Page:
How to talk about the Scout Order?

based on the Guide Totus du scoutisme (Sarment, 2007) by Louis and Rémi Fontaine,

Article published in the magazine Europa scouts n°150, September 2023.

“We talk a lot in France about establishing a civic militia, an army of order. It is several years since the Chief Scout (B.P.) found the formula and organised the cadres. England can never be too grateful to Sir Robert Baden-Powell for the peaceful army he set up, even more than for his victorious defence of Mafeking”. (P. Sevin)

Moving from the particular to the universal, from practical teaching to moral and political philosophy (and even theology), in short from the camp (that “civic school in the woods“) to the civil society in which the Scout is active, we touch here on the social impact of Scouting, according to the anthropological intuition of Baden-Powell and the apostolic dream of Father Sevin faced with the multiplication of Scouts and the success of a missionary movement effectively capable of transforming the world.

Through its Christian vision of society and men, scouting itself organizes its own society in this world according to a scout order” (according to the analogical concept of Father Sevin) which is a participation in the (social) order Christian.

The Christian order is the natural order of Creation injured by original sin but restored by the supernatural order brought by Christ and his Church. It is the (distinct) union of the natural and temporal order with the spiritual and supernatural order, of which Christianity gives a (necessarily) imperfect image.

The Scout order, in the general and moral sense given to it by Father Sevin, is the specific reunion of Catholic Scouting with this Christian order that was somewhat shaken by the Revolution and secularism, which separated what God had united. In the light of the movement’s expansion, he did not beat about the bush:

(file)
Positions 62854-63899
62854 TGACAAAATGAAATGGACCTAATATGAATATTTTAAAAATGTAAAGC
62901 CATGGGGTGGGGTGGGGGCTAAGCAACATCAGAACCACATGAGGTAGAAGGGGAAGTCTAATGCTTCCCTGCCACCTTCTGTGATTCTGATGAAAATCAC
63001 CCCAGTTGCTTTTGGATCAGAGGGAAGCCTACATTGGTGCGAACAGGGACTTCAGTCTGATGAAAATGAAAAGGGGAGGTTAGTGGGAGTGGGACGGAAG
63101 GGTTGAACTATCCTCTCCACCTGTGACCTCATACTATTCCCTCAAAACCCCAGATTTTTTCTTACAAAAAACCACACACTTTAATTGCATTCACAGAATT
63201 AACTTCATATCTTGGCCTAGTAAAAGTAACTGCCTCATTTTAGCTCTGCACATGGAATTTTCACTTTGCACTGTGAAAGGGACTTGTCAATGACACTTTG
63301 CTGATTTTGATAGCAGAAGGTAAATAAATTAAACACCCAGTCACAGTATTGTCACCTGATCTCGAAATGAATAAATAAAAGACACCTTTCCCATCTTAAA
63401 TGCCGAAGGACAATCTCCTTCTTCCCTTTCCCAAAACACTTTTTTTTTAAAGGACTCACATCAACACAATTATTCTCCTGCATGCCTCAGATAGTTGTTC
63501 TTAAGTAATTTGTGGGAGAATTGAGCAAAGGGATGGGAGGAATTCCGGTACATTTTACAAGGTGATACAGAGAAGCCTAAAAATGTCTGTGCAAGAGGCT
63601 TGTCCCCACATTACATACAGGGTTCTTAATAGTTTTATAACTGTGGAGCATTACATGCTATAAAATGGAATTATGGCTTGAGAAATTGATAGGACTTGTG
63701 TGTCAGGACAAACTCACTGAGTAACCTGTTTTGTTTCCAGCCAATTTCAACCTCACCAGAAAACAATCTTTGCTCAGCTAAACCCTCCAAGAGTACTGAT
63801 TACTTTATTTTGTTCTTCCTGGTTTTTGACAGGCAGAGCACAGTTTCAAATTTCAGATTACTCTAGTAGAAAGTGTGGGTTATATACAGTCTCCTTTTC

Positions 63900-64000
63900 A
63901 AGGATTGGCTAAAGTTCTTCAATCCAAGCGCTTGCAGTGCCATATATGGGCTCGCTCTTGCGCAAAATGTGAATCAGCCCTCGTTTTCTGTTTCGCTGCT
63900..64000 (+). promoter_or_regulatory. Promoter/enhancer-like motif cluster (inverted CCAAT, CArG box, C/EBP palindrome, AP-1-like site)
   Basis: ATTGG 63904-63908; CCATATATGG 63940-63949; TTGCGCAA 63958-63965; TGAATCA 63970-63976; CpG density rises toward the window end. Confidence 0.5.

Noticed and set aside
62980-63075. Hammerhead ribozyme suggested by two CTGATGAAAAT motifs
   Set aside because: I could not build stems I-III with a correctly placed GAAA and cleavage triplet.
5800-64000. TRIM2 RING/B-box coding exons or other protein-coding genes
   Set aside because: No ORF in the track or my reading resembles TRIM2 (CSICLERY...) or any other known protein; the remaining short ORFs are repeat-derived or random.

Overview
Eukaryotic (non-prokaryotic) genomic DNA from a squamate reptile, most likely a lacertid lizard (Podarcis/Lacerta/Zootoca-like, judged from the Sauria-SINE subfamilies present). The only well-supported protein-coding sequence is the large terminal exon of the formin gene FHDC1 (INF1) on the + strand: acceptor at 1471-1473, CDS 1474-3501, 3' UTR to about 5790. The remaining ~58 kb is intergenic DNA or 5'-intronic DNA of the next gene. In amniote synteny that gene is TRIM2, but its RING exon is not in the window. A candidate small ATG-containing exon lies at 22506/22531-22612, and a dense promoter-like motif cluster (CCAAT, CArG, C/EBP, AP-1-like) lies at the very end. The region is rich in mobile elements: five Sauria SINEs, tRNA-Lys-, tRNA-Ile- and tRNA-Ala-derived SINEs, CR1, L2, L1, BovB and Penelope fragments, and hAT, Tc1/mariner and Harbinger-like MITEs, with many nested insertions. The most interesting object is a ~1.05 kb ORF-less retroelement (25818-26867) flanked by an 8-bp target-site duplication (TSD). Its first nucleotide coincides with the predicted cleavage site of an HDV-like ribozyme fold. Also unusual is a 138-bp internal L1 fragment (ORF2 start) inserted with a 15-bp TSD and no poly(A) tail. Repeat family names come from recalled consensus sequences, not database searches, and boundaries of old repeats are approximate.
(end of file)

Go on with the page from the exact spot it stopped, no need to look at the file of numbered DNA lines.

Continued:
“We found ourselves in the presence of souls of a new quality, of a spiritual world apart, of a certain set of thoughts and aspirations which are tending to spread, to impose themselves on people’s attention and morals and to make a certain intellectual, moral and practical order reign in contemporary society, which, coming from Scouting, could only be better defined by the term “Scouting order”, in the same sense that the French order reigned in Europe in the century of the Great King, and the Roman order informed the world at the time of Christ’s birth. ”

What an ambitious comparison! And he goes on to say:

“We have invented nothing, and it is this essential identity with the order of Christianity, with the spirit of Christianity, that is our only strength, our only value. But the spirit of Saint Francis of Assisi is indeed the spirit of Jesus Christ, and no one would dream of disputing Franciscan orthodoxy and joy. But all the great spiritual families that have sprung up over the centuries – the Benedictine, Carmelite, Dominican, Ignatian and other families – all had and still have the same spirit of Christ and of the Church. It is always the one and same Christian order that they were fulfilling in their own way.” (Le Chef, January 1931).